After a short pause sitting on a rock while sharing a few cookies as well as several camino confidences we shook hands and sincerely wished each other Ultreia and Adieu. Each of us moved towards our different horizons but strangers no more. ...He to continue his long distance way and I to go only a short distance further.
 
Camino(s) past & future
Portugués, Francés, Le Puy, Rota Vicentina, Soulac, Norte, Madrid, Salvador, Primitivo
#8
All I can think of is other pilgrims coming through on the Primitivo waving at me and yelling "You're going the wrong way!" as I go back to Oviedo.
Yes, they do tell you that you are going the wrong! I reply that it depends on where you are going :cool:.
Jill
 

Jo Jo

Active Member
Camino(s) past & future
Frances, July 2014
Via di Francesco (Italy), July 2015
Frances, Sept-Oct 2016
Portugues Oct. 2017
#9
I've seen gobs (a technical term) of people walking back on the CF. Maybe only one percent of the west-bound crowd, but usually I'd see one or two every other day or so.
 

pgsilva

Tracing my Pelayo Family
Camino(s) past & future
none
#10
October 2015 while walking towards El Acebo slowly from the distant horizon appeared a figure walking towards me; tall, tanned, wearing a beret and bearing packs on both his chest and back he strode smoothly along. When I said "Hola" he graciously greeted me in several languages and explained that early in summer he had walked from his home in Germany down to Saint Jean Pied de Port and on to Santiago. Now he was walking back towards southern France, Italy and eventually Rome. What an itinerary! What determination!

After a short pause sitting on a rock while sharing a few cookies as well as several camino confidences we shook hands and sincerely wished each other Ultreia and Adieu. Each of us moved towards our different horizons but strangers no more. ...He to continue his long distance way and I to go only a short distance further.
Wow. That certainly IS dedication. I bet he accumulated so many experiences on that walk.
 
Camino(s) past & future
To Santiago (a combination of own way, voie de Tours and Camino Frances)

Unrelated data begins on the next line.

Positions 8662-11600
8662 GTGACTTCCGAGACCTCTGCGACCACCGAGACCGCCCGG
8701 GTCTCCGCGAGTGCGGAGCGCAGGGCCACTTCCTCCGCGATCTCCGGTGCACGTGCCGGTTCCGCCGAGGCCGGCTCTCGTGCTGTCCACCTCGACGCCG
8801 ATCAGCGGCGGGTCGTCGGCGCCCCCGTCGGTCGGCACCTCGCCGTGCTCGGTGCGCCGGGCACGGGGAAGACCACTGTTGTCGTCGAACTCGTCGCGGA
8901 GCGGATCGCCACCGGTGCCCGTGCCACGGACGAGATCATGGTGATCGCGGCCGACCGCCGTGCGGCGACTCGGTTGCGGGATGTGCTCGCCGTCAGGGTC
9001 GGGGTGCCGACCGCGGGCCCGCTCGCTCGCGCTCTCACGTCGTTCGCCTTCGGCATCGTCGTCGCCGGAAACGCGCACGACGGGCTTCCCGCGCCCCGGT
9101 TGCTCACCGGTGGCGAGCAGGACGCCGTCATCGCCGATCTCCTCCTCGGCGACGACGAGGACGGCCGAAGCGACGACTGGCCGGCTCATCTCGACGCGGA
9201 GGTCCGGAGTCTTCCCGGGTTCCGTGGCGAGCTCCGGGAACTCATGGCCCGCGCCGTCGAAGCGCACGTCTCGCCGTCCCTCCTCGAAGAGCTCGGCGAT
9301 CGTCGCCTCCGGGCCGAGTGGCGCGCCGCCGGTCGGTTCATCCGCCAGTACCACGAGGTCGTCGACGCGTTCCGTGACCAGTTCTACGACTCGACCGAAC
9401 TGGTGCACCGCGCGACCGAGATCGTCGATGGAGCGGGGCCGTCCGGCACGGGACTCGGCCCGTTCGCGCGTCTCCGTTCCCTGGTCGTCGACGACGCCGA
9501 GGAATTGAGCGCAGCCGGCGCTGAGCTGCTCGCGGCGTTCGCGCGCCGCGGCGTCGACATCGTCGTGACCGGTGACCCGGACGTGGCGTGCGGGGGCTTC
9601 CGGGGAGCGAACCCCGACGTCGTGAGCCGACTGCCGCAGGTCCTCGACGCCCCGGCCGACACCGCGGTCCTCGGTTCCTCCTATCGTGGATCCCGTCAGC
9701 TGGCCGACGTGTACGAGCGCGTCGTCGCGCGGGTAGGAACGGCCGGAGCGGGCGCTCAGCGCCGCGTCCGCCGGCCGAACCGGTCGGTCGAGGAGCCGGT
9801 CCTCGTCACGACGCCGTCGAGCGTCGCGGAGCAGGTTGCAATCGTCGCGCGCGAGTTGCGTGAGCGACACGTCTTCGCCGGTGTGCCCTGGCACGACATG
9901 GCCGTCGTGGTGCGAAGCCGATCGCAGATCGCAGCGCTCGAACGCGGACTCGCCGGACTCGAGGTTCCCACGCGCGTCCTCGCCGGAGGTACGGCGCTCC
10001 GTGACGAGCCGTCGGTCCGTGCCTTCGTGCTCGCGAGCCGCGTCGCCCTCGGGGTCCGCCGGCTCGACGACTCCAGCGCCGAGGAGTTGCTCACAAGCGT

#13
It certainly is “a thing”. I met a few walking back from Santiago on the CF.
I never know whether to stop and start a conversation or just smile and say "buen camino" or similar. I figure that they've heard "Wrong way!" or "Are you on the way back?" more than enough times. 😎
 
Last edited:
Camino(s) past & future
Frances from Astorga (2018)
Frances/Invierno from SJPP (2019)
#14
Glad to hear I'm not completely bonkers! Now to figure out if it's something I'd like to do......

Jerry
I think it sounds like a wonderful thing to do - I’d be really tempted if I had the time. The cons I can think of are:

- the waywarking won’t be as good as it’s designed to be noticed coming from the other side
- it must get a little lonelier as you won’t keep bumping into the same people (thus making connections) like you do when going towards Santiago
- as you say I’m sure it can get somewhat tedious to hear “you’re going the wrong way” 10,000 times a day 😁
 

pgsilva

Tracing my Pelayo Family
Camino(s) past & future
none
#15
...

- the waywarking won’t be as good as it’s designed to be noticed coming from the other side
- it must get a little lonelier as you won’t keep bumping into the same people (thus making connections) like you do when going towards Santiago
- as you say I’m sure it can get somewhat tedious to hear “you’re going the wrong way” 10,000 times a day 😁